Statistical analyses were performed with χ2 test or Fisher exact test. These tests were used to evaluate any associations among fracture location, laterality of fracture, and alcohol or illicit drug use at the time of injury.

In addition, discharge data from the Nationwide Inpatient Sample (NIS) database (Healthcare Cost and Utilization Project, Agency for Healthcare Research and Quality) were analyzed to compare current documented rates of concussion and mandible fractures. This database represents approximately a 20% sample of US hospitals. Detailed information on the design of the NIS database is available elsewhere (http://www.hcup-us.ahrq.gov). Data from January 1, 2008, to December 31, 2010, were included in the present study.

Patients with a diagnosis of both mandible fractures and concussions were identified using International Classification of Diseases, Ninth Revision (ICD-9) codes. The codes used for mandible fractures were 80220 to 80239. The codes used for concussion were 8500, 85011, 85012, 8502 to 8505, and 8509.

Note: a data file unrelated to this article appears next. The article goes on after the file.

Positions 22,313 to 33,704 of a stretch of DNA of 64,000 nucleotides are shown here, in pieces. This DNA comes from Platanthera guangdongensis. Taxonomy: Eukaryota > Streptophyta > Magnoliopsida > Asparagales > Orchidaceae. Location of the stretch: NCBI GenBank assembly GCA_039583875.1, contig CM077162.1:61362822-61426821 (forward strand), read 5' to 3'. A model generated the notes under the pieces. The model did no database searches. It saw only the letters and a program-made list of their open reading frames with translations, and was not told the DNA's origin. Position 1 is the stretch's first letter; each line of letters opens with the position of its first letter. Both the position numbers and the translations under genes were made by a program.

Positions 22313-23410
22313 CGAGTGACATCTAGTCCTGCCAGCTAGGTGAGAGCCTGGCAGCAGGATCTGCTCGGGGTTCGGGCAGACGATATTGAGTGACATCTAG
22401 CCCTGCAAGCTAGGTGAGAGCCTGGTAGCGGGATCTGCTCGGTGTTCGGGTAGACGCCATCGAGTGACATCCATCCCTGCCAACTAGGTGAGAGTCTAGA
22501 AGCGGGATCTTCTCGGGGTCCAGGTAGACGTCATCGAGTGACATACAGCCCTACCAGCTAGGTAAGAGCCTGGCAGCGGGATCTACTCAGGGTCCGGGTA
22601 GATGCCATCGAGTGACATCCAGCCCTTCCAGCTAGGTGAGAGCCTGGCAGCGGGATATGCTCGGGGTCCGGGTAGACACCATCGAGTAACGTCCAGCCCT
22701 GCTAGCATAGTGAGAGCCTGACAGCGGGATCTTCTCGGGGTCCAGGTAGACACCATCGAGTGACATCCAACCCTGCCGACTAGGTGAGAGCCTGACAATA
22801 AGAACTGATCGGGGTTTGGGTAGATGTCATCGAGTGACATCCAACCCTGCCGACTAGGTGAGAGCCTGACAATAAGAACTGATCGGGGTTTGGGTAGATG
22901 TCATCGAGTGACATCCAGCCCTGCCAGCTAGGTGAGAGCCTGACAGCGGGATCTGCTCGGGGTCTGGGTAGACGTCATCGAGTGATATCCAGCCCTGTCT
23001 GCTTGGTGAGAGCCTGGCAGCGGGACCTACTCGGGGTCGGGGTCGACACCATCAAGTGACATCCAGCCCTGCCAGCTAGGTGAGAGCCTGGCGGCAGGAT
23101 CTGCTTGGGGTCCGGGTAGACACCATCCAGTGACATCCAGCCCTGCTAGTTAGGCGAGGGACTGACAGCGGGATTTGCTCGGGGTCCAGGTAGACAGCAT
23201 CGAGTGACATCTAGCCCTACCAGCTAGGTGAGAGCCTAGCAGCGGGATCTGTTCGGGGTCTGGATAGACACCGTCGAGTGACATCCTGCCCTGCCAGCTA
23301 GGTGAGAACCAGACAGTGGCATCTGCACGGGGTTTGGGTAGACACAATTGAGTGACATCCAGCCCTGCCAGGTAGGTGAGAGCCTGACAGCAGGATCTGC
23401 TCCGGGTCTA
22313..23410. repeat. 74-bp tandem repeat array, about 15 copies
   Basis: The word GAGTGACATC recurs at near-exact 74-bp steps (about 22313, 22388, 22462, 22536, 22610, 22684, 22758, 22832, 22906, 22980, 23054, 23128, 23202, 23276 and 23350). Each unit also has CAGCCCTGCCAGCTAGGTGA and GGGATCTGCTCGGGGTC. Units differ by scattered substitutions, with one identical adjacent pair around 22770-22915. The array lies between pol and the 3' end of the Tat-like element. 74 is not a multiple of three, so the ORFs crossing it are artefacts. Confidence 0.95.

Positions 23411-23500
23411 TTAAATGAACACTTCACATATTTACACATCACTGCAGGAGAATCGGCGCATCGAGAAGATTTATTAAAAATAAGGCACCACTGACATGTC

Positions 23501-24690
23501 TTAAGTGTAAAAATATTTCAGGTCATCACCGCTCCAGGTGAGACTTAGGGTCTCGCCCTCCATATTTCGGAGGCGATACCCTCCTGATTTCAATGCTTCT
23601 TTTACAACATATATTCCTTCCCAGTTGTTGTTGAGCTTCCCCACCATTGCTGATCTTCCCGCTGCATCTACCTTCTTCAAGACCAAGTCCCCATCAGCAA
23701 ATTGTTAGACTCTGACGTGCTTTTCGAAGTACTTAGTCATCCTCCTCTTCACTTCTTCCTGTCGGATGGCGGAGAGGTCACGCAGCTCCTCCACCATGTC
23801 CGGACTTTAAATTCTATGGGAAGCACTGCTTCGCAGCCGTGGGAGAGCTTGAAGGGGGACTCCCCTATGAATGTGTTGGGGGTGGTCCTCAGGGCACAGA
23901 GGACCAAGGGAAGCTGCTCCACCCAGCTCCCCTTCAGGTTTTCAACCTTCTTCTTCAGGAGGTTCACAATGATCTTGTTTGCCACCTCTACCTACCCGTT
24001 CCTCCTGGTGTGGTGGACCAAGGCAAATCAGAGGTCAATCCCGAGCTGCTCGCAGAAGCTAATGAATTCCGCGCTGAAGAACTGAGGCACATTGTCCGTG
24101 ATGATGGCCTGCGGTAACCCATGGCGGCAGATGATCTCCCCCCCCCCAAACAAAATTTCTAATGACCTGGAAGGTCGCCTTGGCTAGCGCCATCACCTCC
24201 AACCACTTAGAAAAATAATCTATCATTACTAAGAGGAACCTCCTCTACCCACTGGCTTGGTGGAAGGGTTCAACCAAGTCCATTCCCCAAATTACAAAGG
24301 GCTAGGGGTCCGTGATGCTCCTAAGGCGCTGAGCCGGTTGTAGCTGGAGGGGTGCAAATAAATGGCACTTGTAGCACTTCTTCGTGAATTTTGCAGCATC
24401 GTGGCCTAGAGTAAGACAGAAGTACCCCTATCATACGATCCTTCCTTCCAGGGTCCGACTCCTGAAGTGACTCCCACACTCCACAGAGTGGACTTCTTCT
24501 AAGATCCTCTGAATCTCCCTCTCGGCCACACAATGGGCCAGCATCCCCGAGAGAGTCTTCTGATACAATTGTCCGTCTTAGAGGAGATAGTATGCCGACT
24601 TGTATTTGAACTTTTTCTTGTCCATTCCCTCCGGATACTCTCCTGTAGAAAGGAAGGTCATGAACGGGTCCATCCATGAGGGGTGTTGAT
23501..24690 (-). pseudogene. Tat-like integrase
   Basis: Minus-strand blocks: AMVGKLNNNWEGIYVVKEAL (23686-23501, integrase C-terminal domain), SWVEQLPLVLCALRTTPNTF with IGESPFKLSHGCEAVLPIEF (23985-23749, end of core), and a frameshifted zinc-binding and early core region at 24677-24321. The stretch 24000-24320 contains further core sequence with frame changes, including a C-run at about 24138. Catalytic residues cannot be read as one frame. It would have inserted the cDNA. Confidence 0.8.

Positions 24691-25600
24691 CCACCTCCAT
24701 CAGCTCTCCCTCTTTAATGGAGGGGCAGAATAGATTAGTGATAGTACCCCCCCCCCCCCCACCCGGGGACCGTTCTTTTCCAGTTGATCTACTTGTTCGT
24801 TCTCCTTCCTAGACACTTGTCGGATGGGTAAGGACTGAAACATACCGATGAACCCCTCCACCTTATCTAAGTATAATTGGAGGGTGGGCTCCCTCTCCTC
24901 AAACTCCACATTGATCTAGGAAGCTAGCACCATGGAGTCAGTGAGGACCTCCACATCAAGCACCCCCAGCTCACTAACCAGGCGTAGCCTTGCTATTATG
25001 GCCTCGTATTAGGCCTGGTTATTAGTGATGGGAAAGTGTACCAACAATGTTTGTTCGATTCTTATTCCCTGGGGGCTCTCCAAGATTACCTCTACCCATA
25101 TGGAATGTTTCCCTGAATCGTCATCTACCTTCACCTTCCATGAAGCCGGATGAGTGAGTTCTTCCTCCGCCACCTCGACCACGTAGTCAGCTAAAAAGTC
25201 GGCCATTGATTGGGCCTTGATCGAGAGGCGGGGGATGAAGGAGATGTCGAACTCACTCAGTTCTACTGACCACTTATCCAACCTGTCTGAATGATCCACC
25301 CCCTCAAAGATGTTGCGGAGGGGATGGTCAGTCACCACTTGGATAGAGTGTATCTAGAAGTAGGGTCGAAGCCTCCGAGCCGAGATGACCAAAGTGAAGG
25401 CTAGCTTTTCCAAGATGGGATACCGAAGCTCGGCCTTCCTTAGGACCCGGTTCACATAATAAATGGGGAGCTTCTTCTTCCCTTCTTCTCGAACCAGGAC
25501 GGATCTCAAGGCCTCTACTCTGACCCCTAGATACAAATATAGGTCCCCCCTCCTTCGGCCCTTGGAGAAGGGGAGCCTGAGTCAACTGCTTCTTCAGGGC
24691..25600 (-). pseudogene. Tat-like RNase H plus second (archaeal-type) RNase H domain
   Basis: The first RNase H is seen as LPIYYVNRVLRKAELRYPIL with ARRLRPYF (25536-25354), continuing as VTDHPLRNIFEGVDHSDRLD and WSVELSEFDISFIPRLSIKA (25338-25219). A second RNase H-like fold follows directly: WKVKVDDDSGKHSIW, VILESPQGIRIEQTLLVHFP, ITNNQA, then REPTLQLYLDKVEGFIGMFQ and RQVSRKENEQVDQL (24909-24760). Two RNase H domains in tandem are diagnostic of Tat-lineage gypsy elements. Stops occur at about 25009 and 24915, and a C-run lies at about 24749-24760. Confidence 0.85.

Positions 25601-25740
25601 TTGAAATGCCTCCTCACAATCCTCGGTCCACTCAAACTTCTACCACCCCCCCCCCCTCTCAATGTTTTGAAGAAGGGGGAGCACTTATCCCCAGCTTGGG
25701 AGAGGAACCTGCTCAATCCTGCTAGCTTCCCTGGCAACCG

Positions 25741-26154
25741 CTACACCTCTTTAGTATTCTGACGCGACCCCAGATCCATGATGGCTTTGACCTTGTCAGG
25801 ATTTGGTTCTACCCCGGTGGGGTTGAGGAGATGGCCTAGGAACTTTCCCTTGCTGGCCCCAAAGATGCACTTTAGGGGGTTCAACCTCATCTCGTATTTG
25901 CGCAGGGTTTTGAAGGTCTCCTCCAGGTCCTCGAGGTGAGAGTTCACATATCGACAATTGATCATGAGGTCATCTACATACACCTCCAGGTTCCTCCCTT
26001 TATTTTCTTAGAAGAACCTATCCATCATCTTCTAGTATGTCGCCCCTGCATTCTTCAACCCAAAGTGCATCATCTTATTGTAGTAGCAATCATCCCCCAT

Results

Sixteen patients met the inclusion criteria. Fourteen were male, and their mean age was 27.5 years. Overall, 28 fractures were sustained. Twelve patients had 2 fractures, and the remaining 4 patients had one fracture. Parasymphyseal fractures (29%) and angle fractures (29%) were the most common, followed by subcondylar fractures (25%), body fractures (11%), ramus fractures (4%), and symphyseal fractures (4%). There was no association between fracture location and concussion (P = .54) or between laterality of fracture and concussion (P = .78).

The mean time since injury to administration of the MACE was 11.25 hours (range, 3-21 hours). Assault was the most common mechanism of injury, accounting for 12 cases (75%). Additional mechanisms included all-terrain vehicle crash, biking, and sports injuries. Alcohol consumption was acknowledged by 8 patients (50%), while none reported the use of illicit drugs. Eleven patients (69%) reported loss of consciousness.

The mean score on the MACE was 20.8. The mean scores were 4.6, 11.0, 2.0, and 3.1 for orientation, memory, concentration, and recall, respectively. Twelve patients (75%) met criteria for possible concussion according to the MACE, with a score of less than 25. Seven of 12 patients (58%) with concussion admitted to the use of alcohol before injury, and 1 of 4 patients (25%) without suspicion of concussion admitted to having consumed alcohol at the time of injury. There was no correlation between the use of alcohol and a diagnosis of concussion (P = .12, Fisher exact test) (Table).